Savages (2012)

We’re comin’ for you, baby

Director: Oliver Stone

Cast: Benicio del Toro, Salma Hayek, Blake Lively, Aaron Taylor-Johnson, Taylor Kitsch, John Travolta, Demian Bichir

Genre: Action, Drama, Crime

Type: Mainstream

Running Time 131 mins

Rated R

Savages. What a good title. The film Savages is based on a novel by Don Winslow, and has been adapted to screen by the infamous Oliver Stone.  There is a strong cast with a good mix of old and new (see John Travolta and Taylor Kitsch). The plot focuses on two young marijuana entrepreneurs who find themselves in a hard situation when they refuse an offer from a major drug cartel.

Firstly, it bothers me that Blake Lively was cast as O. While she does fit the criteria for your typical California beach blonde beauty, I personally find it hard to watch and/or listen to her. Maybe sometime down to the line, this might change (with help from a good acting coach and some life experience), but for right now, the only appeal she has for me is her good fashion sense. It confuses me that she has actually in fact been praised for her performance and has been described as “the brightest spot in the mixed reviews” (Stone, Secondly, it is strange to me that the Macguffin of the flick is indeed O. The plot is driven by Ben (Taylor-Johnson) and Chon’s (Kitsch) singular desire to get her back. Surely this unusual relationship is meant to make the audience go “Huh?” However, it is interesting to note that while all three of them are in love, there are different types of love involved in their relationship. It is my opinion, based on the last few scenes out in the desert, that O loved Ben the most, and Chon loved O. Elena (Hayek) proposed that Ben and Chon would never love O more than they love each other. And O says she loves them both but in different ways where Chon is rough, aggressive (“ I have orgasms, he has war-gasms”) and Ben is Buddhist, sensitive, and peaceful.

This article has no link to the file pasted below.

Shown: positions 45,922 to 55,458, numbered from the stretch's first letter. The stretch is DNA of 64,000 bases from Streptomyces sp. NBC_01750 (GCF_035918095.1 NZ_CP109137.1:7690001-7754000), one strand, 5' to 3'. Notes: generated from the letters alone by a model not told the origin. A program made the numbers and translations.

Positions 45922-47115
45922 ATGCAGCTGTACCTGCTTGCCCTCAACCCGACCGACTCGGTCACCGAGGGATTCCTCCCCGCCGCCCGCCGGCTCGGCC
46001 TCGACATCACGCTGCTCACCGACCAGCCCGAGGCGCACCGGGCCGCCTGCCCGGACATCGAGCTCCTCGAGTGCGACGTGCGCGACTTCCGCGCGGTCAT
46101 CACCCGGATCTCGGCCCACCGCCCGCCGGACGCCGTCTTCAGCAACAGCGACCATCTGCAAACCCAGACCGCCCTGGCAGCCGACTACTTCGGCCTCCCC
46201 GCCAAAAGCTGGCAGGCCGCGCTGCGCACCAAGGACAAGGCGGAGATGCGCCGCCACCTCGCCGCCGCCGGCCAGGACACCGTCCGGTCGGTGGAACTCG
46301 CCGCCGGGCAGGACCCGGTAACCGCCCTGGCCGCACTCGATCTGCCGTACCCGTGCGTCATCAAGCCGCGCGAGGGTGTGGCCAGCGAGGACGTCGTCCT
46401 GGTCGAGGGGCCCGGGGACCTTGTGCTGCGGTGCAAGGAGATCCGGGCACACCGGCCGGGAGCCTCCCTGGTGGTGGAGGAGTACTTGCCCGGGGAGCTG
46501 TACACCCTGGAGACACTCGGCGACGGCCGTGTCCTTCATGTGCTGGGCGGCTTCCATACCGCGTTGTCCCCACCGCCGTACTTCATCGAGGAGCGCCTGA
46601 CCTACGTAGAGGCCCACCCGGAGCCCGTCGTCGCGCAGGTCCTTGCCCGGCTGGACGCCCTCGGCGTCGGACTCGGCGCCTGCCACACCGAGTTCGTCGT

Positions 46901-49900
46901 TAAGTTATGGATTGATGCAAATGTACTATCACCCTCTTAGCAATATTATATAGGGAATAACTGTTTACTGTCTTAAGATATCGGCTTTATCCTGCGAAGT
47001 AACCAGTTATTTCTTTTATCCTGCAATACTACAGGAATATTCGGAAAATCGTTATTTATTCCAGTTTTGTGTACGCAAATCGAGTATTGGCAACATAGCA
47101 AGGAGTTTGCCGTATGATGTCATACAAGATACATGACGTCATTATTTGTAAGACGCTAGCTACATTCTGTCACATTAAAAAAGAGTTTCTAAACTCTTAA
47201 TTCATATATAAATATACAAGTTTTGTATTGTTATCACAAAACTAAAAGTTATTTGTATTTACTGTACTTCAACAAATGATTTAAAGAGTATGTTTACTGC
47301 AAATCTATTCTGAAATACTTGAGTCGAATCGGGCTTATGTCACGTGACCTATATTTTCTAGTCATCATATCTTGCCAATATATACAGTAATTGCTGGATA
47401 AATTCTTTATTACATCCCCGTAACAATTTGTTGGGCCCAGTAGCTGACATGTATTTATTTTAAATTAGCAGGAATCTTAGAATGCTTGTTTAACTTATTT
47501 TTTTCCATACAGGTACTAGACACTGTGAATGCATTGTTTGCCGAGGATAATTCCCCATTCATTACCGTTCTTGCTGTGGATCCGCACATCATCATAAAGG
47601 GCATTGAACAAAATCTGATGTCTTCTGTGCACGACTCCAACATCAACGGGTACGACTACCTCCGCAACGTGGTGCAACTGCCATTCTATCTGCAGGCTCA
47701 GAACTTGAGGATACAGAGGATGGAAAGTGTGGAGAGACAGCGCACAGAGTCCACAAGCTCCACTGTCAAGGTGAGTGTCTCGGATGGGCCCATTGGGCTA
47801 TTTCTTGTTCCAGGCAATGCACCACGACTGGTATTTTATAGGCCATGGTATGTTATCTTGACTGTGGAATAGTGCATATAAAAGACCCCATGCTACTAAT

Outside of this strange relationship, the action is violent, graphic and unrelenting, especially considering Chon’s war background and the assistance of his sniper friends. There were also a few plot twists and surreptitious, mutinous plans at work that will interest an audience who wants to see some cleverness at work.

While watching it, I kept thinking of ways this or that could have been done differently, and I could in fact see this as Tarantino film.  There were parts of it that simply fell flat, either in dialogue, mise-en-scéne or cinematography. Oliver Stone is one of my favourite directors, so perhaps I had my expectations a little high. But guys, this is the same guy who brought us Natural Born Killers (1994). I suppose I was hoping it would be a little more like that. To be honest, the trailer was better than the actual movie for me. I’m just saying.  I guess we have to keep in mind that Stone is also the one who brought us that wretched Alexander (2004). You may now pause from reading this review to reflect back to Colin Farrell and his blonde hair. Now laugh. Good.  Carry on reading.

The Long and Short: All in all, this movie has something for everyone. Love, crime, and action tied up with a savage-looking bow (see what I did there?).

My Recommendation: Read the novel first, then rent the DVD.

Favourite Scene: Aaron Johnson’s philanthropic character ,Ben, is forced to kill a guy. Poor thing.

Verdict:  C+


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